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Short summary in English

Lumituuli Oy in brief:

  • Was established in Finland in February 1998.
  • Lumituuli won the Vision of the Year 1998 prize in Finland.
  • Built the first off-shore wind turbine on an artificial island in March 1999. The production is shown on the Web.
  • Is the first Finnish nation-wide customer owned windpower producer.
  • Has more than one thousand shareholders: private citizens, companies, societies and Lumijoki community.
  • Owners have an option to buy 500 kWh of wind electricity per share in a year.
  • Is in co-operation with Ekosähkö Oy, which was the first Finnish electricity company to offer green electricity.
  • Has received lots of media attention and has strong support of the local residents.
  • Is looking into developing wind power also in Helsinki, the capital of Finland.
  • Has raised about 3.7 million € in total of crowdfunding through share (2.0 M€) and bond (1.7 M€) issues.
  • In 2014, built one new Enercon wind turbine in Ii in Northern Finland and re-powered another turbine with a Vestas V90 in Lumijoki.

Background of the company

The idea was born at Lumijoki in the early 90's. Local people wanted to utilise the high winds of the coastal district of Lumijoki. The thought was carried further with an aim to build a wind power plant and to sell the electricity to the local owners of the turbine. However there wasn't enough demand for windpower electricity in the Lumijoki area and the project was not realised. The thought lived and was picked up in 1997 by the Dodo ry, an environmental NGO in Finland. A new chance was seen since the liberalisation of the electricity market offered a nation-wide marketing possibility for the project.

Lumituuli Oy as a limited company was founded and registered in February 1998. The ultimate aim of the company is to raise discussion of the possibilities of windpower in Finland. The aim is pursued by building wind generators and by communicating the experiences to the public and decision-makers.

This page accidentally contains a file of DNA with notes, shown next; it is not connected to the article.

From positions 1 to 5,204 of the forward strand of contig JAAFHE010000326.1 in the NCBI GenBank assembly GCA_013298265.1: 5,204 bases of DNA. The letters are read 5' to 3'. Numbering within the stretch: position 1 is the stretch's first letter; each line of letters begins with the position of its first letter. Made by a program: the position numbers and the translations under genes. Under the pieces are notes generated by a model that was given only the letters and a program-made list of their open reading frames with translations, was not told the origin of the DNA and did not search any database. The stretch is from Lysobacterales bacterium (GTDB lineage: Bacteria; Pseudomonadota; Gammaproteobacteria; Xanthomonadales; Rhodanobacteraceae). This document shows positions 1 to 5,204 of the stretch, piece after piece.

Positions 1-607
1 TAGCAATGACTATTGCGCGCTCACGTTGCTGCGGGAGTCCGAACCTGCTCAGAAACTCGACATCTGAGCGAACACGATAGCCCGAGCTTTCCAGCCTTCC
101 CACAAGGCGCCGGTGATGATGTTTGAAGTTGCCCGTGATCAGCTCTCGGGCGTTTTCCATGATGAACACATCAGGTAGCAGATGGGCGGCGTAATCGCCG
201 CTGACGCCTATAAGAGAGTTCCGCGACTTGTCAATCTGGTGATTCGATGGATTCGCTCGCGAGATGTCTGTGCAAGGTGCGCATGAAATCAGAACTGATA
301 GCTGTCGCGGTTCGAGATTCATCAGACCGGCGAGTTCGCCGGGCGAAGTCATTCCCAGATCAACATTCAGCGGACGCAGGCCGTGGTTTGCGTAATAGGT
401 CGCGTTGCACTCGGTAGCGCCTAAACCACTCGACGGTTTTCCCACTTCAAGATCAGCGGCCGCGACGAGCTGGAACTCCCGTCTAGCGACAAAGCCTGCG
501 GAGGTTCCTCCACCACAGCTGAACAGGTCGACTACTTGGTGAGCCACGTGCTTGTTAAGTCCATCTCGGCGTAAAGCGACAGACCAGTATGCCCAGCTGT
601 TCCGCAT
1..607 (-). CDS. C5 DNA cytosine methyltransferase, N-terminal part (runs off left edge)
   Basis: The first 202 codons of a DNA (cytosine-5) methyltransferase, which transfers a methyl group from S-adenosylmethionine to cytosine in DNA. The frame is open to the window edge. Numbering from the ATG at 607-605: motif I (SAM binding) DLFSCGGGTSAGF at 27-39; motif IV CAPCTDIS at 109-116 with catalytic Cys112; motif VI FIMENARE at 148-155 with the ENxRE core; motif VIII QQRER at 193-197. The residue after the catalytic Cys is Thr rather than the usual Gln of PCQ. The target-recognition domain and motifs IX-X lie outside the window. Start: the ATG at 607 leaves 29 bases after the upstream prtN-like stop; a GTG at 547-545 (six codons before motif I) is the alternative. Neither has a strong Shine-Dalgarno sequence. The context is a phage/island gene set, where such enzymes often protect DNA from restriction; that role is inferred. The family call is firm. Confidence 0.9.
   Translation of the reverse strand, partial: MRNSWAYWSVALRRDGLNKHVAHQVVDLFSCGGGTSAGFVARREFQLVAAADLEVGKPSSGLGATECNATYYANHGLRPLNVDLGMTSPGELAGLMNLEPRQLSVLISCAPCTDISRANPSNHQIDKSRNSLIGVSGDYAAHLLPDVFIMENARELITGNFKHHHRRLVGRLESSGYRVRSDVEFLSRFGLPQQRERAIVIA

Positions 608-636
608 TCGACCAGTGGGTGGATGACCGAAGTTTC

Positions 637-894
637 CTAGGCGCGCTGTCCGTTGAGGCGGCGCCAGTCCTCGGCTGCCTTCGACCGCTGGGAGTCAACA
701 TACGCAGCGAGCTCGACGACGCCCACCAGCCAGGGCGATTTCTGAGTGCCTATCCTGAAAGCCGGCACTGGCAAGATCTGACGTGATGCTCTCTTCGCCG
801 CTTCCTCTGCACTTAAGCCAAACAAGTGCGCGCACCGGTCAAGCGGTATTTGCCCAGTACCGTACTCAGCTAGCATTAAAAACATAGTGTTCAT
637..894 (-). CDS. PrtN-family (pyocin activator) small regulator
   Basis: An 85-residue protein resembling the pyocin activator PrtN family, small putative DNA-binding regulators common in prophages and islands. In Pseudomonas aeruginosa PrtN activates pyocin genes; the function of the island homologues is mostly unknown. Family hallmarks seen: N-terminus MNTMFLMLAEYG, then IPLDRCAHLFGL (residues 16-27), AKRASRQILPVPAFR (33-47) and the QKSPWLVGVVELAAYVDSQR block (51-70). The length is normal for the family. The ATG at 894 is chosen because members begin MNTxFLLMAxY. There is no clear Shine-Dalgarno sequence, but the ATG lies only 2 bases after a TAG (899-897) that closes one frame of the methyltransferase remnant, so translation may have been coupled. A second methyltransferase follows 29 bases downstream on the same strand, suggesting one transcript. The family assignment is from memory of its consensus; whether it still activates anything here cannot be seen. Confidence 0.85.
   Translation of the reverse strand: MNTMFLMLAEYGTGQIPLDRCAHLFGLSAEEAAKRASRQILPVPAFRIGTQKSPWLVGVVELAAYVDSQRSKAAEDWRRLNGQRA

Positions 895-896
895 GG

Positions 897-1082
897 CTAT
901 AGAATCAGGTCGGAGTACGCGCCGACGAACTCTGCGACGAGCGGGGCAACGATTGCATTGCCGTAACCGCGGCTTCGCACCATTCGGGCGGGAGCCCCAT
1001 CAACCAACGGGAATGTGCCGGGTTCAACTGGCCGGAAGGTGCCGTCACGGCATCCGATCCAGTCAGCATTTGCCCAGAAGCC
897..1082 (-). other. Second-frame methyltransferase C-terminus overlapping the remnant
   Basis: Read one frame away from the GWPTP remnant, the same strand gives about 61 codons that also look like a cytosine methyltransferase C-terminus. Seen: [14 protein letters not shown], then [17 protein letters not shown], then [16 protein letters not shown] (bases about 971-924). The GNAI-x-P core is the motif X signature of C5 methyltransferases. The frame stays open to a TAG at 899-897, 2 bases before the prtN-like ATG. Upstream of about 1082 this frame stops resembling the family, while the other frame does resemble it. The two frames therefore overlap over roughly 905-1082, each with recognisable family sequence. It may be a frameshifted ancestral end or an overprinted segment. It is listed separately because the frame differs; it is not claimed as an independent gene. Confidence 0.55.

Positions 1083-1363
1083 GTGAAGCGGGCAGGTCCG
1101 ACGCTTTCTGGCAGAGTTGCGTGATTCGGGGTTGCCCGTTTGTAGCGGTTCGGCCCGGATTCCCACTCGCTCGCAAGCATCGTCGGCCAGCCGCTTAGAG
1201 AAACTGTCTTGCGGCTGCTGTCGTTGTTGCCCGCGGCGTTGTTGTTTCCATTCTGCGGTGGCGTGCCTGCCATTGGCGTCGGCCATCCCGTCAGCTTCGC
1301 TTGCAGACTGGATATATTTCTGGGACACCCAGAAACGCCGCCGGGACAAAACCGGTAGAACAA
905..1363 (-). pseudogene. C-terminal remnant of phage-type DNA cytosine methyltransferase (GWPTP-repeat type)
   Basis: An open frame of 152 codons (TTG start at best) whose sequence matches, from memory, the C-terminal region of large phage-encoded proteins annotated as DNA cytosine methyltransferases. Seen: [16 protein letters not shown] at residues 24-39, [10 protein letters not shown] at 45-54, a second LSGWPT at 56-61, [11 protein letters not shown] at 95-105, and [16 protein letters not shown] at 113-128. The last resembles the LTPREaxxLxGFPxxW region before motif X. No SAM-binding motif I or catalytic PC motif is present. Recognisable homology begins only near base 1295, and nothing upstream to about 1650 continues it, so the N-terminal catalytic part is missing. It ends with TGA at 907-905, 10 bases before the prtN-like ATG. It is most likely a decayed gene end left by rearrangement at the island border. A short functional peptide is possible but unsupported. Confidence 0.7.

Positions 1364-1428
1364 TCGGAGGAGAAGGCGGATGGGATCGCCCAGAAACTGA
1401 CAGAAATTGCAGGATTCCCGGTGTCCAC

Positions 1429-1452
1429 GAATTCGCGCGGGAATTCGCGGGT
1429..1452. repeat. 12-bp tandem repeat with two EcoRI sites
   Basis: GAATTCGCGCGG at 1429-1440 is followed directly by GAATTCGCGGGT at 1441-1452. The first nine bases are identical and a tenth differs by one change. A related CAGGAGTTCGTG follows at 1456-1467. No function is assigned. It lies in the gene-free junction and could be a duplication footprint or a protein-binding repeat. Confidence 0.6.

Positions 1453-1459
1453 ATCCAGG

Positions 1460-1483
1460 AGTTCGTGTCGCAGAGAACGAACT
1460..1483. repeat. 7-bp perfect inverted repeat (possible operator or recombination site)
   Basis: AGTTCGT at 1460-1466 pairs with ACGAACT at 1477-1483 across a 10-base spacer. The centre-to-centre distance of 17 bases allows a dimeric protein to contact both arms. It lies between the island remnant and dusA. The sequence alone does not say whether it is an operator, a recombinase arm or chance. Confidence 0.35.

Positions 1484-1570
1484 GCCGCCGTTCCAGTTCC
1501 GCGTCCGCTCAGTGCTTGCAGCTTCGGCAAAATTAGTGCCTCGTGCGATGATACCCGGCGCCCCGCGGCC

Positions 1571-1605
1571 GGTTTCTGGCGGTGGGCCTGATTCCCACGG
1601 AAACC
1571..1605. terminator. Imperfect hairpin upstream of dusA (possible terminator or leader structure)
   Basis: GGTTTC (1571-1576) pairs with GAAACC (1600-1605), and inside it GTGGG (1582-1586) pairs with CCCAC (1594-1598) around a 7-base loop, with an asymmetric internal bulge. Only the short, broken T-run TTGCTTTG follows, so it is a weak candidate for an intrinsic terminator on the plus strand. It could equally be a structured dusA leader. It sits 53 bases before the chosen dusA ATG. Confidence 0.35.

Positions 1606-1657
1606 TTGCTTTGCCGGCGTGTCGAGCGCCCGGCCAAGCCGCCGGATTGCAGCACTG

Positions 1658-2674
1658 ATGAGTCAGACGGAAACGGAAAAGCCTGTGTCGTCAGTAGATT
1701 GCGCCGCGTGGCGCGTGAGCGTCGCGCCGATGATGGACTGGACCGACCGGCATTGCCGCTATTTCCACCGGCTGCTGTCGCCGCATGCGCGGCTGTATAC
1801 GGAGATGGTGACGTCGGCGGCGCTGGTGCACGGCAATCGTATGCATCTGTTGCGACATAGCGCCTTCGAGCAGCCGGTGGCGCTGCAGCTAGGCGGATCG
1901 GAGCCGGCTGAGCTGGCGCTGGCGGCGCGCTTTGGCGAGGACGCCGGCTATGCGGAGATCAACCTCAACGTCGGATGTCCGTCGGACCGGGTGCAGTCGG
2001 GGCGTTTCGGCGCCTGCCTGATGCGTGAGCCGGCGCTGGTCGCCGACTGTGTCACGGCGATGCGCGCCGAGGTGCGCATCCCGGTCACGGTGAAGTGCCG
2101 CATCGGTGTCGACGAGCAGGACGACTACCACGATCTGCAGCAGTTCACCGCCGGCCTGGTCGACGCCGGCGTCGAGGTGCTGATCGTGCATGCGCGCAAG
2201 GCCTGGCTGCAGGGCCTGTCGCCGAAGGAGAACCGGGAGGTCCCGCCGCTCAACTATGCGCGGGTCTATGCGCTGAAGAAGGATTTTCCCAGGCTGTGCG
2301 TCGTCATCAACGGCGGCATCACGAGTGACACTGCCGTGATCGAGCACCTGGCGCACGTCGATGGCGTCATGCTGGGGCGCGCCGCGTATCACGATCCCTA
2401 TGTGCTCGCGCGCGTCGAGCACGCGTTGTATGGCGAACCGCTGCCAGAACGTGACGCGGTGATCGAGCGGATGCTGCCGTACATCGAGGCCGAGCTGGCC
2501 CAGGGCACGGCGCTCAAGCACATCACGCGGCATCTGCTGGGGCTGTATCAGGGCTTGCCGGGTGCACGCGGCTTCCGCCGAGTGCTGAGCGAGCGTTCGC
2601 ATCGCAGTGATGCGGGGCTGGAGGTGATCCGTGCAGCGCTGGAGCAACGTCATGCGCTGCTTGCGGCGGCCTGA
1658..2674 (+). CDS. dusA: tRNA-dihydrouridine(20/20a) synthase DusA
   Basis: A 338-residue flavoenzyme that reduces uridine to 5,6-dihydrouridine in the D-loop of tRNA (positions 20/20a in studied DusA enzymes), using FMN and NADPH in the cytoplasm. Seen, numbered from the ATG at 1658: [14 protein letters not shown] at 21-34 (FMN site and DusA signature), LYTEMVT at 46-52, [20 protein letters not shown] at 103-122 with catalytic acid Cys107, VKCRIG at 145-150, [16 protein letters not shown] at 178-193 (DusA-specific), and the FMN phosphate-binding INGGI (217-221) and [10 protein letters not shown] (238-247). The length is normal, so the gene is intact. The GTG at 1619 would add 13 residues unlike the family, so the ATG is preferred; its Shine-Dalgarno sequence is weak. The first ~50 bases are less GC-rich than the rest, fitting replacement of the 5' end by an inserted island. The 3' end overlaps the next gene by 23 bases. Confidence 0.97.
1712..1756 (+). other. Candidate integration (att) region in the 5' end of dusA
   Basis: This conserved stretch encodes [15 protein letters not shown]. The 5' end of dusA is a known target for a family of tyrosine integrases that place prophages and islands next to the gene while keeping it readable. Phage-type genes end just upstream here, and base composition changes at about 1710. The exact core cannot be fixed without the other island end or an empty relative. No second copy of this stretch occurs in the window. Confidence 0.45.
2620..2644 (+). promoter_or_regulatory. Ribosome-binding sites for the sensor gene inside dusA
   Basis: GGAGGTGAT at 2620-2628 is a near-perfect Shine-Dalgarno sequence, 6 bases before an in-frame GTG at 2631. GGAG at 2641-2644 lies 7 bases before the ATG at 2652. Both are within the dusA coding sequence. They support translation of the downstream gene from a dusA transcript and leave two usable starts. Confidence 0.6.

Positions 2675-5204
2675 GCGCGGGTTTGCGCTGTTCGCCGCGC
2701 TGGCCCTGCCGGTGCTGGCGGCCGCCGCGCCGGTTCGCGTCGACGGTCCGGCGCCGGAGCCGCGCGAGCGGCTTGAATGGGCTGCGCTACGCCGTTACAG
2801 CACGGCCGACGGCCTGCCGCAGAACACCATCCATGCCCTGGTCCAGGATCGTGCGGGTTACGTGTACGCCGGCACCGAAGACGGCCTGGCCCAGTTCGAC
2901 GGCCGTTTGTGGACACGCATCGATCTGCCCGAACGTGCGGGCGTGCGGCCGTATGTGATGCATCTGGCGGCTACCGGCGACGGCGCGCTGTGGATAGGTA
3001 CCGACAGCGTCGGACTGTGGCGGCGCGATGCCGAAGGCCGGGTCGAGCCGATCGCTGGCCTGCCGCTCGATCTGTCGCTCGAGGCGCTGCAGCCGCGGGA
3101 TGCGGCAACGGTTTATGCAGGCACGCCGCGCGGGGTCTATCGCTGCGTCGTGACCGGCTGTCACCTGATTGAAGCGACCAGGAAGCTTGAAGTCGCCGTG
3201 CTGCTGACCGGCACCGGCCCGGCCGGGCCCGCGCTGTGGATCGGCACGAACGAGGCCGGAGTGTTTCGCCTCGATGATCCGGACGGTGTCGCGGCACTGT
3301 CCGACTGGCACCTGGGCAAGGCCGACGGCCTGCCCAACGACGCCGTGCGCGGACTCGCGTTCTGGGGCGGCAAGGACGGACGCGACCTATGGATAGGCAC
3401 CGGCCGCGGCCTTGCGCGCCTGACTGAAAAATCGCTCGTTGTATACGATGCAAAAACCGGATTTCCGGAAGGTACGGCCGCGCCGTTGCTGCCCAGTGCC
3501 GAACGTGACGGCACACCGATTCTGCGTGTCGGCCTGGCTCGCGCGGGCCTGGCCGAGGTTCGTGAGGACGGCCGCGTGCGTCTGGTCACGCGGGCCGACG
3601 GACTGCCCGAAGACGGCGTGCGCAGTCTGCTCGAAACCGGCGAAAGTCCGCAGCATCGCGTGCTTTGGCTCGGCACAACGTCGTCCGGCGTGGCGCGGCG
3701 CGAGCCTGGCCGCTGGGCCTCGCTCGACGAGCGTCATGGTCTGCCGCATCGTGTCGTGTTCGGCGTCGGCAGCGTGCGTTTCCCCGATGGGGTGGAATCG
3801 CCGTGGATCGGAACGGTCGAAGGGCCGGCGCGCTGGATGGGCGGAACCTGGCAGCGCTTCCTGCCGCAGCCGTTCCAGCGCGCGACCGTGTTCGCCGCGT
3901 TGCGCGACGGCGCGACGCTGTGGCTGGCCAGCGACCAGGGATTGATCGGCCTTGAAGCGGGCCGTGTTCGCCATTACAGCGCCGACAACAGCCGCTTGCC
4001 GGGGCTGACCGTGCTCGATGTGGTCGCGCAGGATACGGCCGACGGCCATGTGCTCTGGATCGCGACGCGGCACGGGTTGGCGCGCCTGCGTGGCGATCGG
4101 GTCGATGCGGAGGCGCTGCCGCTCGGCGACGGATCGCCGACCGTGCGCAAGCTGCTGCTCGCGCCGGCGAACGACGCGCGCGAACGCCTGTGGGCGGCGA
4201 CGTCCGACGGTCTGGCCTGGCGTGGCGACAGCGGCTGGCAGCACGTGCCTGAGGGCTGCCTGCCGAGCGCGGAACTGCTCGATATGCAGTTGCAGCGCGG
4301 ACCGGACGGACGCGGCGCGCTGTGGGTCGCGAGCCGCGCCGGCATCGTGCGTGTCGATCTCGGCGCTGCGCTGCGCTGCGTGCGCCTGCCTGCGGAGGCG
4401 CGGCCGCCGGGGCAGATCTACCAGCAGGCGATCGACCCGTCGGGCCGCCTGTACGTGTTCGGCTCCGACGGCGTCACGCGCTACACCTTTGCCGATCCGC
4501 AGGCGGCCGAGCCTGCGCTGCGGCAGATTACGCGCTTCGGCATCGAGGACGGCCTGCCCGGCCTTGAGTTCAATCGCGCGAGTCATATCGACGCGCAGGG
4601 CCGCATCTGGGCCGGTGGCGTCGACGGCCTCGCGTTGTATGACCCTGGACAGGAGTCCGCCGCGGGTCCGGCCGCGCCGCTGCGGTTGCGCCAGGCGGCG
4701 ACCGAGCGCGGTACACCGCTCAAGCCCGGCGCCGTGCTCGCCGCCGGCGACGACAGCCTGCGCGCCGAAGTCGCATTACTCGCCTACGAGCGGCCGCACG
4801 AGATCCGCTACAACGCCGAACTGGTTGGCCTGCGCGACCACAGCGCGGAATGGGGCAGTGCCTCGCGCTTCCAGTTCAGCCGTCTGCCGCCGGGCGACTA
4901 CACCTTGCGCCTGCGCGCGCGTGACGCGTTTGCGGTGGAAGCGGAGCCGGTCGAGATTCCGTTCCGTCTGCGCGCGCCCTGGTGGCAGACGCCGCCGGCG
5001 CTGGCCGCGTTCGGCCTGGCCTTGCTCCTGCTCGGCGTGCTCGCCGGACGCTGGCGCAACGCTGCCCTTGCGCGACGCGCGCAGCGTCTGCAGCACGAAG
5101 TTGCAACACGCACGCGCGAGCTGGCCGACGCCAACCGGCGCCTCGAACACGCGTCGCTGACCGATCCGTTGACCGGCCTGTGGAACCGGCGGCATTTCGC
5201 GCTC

Wind turbines are funded via share emissions which are mainly targeted at private persons. Electricity is only sold to shareholders (and the surplus to Ekosähkö Oy) and thus the concept can be called customer-ownership.

The first stock emission of the company ended 31.8.1998 with excellent results. All 3000 shares of 1250 markkas (210 euros) were sold and Lumituuli now has over one thousand private shareholders on top of the companies and the institutions involved. The first turbine was built in March 1999 to an offshore location in front of the county of Lumijoki. There the annual production of a Vestas 660 kW generator is approximately 1 400 000 kilowatt-hours (kWh). The price of the electricity sold by Lumituuli is competitive in the Finnish electricity markets (for non-electric heated homes). The electricity was priced to cover the depreciation of the initial investment and to yield a roughly 5% return on investment.

The liberalisation has brought about significant changes in the electricity market of Finland. Lumituuli is taking advantage of the opportunity opened for small producers to penetrate the markets with highly differentiated products.